Envinate’s project in the Canary Islands grows!
The 2016 vintages marks a huge change for the Envinate project in the Canary Islands. It’s the same band of friends and the same philosophy as the Envinate projects covered here but from 2016 on the Canary Islands project has grown from focusing only on the village of Taganana in the North Eastern corner of the island to include two other distinct landscapes of Tenerife: Valle de la Orotava and Ycoden Daute Isora. As such it seemed easier to have a separate page for the Canary Island project but it must be stressed that everything that’s said about the Envinate group in reference to their work on the mainland is true here too – the same passion, the same detailed viticultural work, the same communal nature of their project and of course the same four faces are responsible for the bottles produced in Tenerife.
The wines bearing the name ‘Taganan’ refer to the wild, steep slopes on the north eastern corner of the island. Where a dizzying array of varietals are grown on a loose trellising system on extremely steep terraces overlooking the ocean. The vines here are constantly exposed to the cooling northerly winds that whip across the Atlantic and are grounded in a variety of volcanic soil and rocks. The resulting wines are slightly wild and definitively volcanic. The whites are full of sea salt, roasted nuts and savoury, unami characters carried across a medium bodied, glyeric mouthfeel. The reds are surprisingly light and fresh, sitting around Pinot or Nebbiolo in weight but full of sappy dark fruit and anchored by secondary flavours that seem to combine soy and balsam with a distinct graphite mineral kick.
The two wines from Valle de la Orotava, called Palo Blanco and Migan are both sourced from very old vines trained in the iconic Trenzado system. The shoots from each vine here are woven together and strung across the vineyard until a single vine can weave 20 or 30 meters across the land forming a sort of vinous dreadlock. Valle de la Orotava is roughly in the middle of the northern side of Tenerife, it’s more gently sloped than the extreme cliffs and terraces of Taganan but still cooled by the ever present northern winds. The wines here tend towards elegance, from the intensely mineral Palo Blanco that almost looks Chenin Blanc like in structure to the beautifully delicate and composed Migan red, where dark cherry flavours and a tightly wound but beautifully worked tannin make the structure of the wine recall Burgundy, albeit Burgundy with a big pinch of mineral salt and wicked volcanic tilt.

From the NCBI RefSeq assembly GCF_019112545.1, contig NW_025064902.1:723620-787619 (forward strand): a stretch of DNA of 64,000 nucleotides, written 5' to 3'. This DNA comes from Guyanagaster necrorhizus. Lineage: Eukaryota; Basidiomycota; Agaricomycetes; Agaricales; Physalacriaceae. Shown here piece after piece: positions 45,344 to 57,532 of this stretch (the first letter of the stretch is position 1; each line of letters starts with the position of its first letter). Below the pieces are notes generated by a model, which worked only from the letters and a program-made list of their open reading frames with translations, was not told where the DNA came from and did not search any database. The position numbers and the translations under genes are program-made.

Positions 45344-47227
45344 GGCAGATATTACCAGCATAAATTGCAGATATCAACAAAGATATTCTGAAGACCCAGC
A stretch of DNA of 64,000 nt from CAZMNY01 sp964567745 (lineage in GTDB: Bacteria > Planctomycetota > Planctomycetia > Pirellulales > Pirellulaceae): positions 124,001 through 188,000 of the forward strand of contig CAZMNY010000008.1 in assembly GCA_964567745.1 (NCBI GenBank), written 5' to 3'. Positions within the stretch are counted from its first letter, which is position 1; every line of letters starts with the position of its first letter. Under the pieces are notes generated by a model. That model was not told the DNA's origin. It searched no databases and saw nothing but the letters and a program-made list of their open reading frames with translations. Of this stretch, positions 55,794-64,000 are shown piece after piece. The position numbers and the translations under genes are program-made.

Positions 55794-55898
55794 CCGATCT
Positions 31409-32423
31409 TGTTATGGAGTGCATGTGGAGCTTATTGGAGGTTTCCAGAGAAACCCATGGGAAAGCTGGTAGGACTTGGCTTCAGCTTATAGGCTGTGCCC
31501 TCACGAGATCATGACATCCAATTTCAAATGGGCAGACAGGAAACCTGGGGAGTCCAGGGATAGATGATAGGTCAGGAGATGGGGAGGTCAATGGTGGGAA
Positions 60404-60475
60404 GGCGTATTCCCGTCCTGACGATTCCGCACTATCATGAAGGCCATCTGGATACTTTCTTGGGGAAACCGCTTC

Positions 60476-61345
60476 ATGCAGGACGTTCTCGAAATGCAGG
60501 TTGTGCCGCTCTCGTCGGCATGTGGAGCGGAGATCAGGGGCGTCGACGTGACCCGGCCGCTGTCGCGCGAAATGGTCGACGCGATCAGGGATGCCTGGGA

The third landscape Envinate are working with on Tenerife falls under the Ycoden appellation, although the Envinate team group them under the moniker ‘Benje.’ Their sites are perched at over a thousand meters above sealevel on the shoulder of the Teide volcano near the town of Santiago de Teide. Well above the vast majority of vineyards that make up the Ycoden appellation. Visually the landscape here is completely different to the verdant green of Orotava or the dramatic lush canyons of Taganana. The altitude means this area often sits above the cloud cover, resulting in a parched, red earth dotted with hardy shrubs and low growing pine. If anything the country-side around these vineyards is almost like dry lands of New Mexico or the Joshua Tree country in America. The whites here are rounder, more continental in style, distinctly volcanic still but without the hallmark seasalt of the lower altitude appellations. The red on the other hand, whilst still fresh and vibrant carries a whiff of baked terracotta, red desert florals like dried bottle bush backed by a juicy, wild raspberry tang of fruit.
Tenerife is one of the Canary Islands which lie a little more than 100 kilometers off the southern tip of Morocco. The island is actually the peak of a giant volcano, called Teide which rises to over 3,700 meters, making it the tallest mountain in Spain, technically, if you measure Teide from the ocean floor rather than from sea level it’s over seven and a half thousands meters tall. Despite it’s impressive stature, the actual land area of Tenerife is remarkably small, it would comfortably fit inside the Australian Capital Territory, despite this Tenerife is home to an incredible variety of landscapes. From the snow tipped peak to austere desert, to rainforest, to stunning beaches. An hours drive here can be a dizzying lesson in geography here, and a rather terrifying experience given the steepness of the terrain.
Envinate work only on the northern side of the island, where the cooling ‘Alisos’ wind helps to keep freshness in the wines despite the southern latitude. As such the wines retain the vibrancy that characterizes Envinate’s style